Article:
Moon Girl and Devil Dinosaur: Fantastic Three

Moon Girl and Devil Dinosaur: Fantastic Three
Moon Girl and Devil Dinosaur Fantastic Three review
  • North American Publisher / ISBN: Marvel - 978-1-30291-099-0
  • Volume No.: 5
  • Release date: 2018
  • UPC: 9781302910990
  • Contains adult content?: no
  • Does this pass the Bechdel test?: yes
  • Positive minority portrayal?: yes

Fantastic Three is an interesting experiment in audience demarcation. While certainly a series that can be enjoyed by any comic reader, Moon Girl and Devil Dinosaur’s target audience is the younger end of the comic buying demographic, so will they have even heard of the Fantastic Four? Brandon Montclare takes this as his focus. Moon Girl’s already met the Thing (see The Smartest There Is), and he makes much of the FF being redundant and forgotten, while introducing an adventure that’s exactly the type of threat they used to handle. Who’s going to take that on when there is no Fantastic Four?

Almost every Moon Girl and Devil Dinosaur collection has been a delight, and Fantastic Three doesn’t disappoint. Montclare thoroughly enjoys himself ranging the scale of emergencies up from rescuing a cat from a tree to former planet devourer Galactus turning up to warn of an even greater threat. Since Girl Moon Devil Dinosaur is no longer available to partner Moon Girl, so she finds herself spending more and more time with the Thing and the Human Torch who’ve passed on some of Reed Richards’ stored technological tinkering. Will it be enough?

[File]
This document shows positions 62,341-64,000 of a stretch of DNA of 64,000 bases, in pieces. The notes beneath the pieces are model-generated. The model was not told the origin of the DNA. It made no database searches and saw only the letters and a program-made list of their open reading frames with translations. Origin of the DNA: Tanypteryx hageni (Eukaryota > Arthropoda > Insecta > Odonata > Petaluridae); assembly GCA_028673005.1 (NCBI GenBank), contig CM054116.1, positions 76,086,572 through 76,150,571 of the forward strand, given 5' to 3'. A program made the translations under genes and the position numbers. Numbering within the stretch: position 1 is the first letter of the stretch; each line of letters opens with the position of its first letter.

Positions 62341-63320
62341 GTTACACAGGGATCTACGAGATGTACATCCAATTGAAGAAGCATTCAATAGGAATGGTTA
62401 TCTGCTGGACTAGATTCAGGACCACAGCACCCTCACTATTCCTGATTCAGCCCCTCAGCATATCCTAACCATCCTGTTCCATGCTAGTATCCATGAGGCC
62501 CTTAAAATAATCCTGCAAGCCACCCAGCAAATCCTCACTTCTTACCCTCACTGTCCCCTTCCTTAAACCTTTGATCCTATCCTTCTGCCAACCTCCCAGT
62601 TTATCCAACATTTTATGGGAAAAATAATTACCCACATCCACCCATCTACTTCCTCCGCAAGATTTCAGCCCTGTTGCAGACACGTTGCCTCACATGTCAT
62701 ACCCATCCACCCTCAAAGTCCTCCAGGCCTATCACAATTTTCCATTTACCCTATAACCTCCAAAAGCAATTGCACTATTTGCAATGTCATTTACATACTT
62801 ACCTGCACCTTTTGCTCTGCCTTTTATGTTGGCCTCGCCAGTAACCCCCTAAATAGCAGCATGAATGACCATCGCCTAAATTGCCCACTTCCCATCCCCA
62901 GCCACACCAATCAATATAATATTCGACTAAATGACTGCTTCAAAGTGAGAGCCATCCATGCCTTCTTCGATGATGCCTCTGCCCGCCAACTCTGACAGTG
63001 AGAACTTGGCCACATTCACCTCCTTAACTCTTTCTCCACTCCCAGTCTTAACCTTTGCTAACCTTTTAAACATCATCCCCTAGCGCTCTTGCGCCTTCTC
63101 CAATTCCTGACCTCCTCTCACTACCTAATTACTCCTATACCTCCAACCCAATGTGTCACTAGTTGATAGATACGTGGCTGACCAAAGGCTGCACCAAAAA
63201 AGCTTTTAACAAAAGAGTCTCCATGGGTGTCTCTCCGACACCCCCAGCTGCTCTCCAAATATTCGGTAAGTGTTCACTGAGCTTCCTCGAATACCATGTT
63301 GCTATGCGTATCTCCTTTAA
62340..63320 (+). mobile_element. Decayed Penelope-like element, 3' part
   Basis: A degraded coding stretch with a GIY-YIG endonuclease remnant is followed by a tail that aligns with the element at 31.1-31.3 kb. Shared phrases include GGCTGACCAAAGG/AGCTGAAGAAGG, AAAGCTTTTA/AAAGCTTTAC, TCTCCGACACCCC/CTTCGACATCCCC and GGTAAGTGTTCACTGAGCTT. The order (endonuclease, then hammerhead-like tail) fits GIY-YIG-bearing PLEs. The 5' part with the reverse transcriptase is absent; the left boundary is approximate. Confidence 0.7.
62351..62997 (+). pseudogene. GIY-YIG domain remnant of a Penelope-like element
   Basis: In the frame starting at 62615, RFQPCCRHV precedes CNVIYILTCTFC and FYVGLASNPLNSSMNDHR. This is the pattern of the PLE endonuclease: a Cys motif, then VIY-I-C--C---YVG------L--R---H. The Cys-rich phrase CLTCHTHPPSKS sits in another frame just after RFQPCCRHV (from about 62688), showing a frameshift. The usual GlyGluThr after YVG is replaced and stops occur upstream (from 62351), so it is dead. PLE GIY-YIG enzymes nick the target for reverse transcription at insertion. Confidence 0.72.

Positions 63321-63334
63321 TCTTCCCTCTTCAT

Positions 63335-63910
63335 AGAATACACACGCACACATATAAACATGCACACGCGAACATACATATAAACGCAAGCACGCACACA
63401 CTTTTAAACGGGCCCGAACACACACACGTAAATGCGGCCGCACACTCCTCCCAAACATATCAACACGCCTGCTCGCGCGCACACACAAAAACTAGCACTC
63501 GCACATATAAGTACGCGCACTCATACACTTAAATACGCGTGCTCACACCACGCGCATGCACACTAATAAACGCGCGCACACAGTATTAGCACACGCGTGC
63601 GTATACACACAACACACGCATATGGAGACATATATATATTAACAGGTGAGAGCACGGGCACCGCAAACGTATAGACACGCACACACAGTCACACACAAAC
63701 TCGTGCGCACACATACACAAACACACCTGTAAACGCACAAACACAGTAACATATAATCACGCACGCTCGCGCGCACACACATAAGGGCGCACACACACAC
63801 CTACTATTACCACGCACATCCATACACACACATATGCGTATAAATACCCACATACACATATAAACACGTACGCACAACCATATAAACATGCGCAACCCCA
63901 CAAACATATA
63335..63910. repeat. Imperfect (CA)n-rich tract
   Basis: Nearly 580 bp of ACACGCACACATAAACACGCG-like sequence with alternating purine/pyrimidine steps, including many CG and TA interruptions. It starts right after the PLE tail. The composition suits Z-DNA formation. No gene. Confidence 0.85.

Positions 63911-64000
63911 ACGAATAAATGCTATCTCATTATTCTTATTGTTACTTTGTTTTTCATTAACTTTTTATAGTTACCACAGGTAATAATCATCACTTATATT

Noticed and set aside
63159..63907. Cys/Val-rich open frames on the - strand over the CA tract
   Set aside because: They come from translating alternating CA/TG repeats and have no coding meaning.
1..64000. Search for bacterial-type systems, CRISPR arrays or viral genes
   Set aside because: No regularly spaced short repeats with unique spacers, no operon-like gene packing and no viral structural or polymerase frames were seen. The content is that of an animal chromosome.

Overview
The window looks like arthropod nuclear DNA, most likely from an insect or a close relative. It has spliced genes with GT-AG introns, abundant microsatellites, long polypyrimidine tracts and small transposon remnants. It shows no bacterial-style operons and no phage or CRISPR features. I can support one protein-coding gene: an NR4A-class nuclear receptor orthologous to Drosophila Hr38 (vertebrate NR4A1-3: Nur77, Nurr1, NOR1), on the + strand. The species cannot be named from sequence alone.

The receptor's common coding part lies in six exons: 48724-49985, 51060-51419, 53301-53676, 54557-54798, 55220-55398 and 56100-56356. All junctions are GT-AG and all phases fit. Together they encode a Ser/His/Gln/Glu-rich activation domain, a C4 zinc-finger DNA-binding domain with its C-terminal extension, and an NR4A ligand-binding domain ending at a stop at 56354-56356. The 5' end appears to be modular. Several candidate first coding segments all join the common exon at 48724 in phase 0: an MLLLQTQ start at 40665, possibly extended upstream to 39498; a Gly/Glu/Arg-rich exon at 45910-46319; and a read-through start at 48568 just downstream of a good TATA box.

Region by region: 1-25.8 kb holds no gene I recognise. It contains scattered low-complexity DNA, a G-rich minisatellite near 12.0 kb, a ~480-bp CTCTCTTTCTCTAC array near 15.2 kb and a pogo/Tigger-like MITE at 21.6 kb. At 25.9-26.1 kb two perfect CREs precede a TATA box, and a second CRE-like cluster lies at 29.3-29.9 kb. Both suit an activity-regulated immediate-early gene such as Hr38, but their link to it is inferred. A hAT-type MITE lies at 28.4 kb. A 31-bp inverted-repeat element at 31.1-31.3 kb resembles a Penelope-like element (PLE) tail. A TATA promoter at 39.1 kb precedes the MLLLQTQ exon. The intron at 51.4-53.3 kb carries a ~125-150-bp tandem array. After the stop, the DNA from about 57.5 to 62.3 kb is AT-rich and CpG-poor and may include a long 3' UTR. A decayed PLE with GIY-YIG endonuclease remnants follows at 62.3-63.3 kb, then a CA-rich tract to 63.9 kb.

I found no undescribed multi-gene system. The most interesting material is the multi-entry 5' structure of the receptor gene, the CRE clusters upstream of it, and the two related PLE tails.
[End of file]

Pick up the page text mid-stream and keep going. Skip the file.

Natacha Bustos somehow visually insinuates the FF and their concerns into Moon Girl’s world without them seeming out of place, yet simultaneously gives the likes of Galactus the correct imposing gravitas. Still, she’s managed that with Devil Dinosaur from the start, so it should come as no surprise. Purists might prefer less streamed down versions of the Thing and the Human Torch, but they worked that way as animated characters and work that way here. One chapter drawn by Alitha E. Martinez has a slightly different style about it, but also fits the aesthetic.

Having saved the universe, Moon Girl has more down to Earth issues to deal with in Save Our School.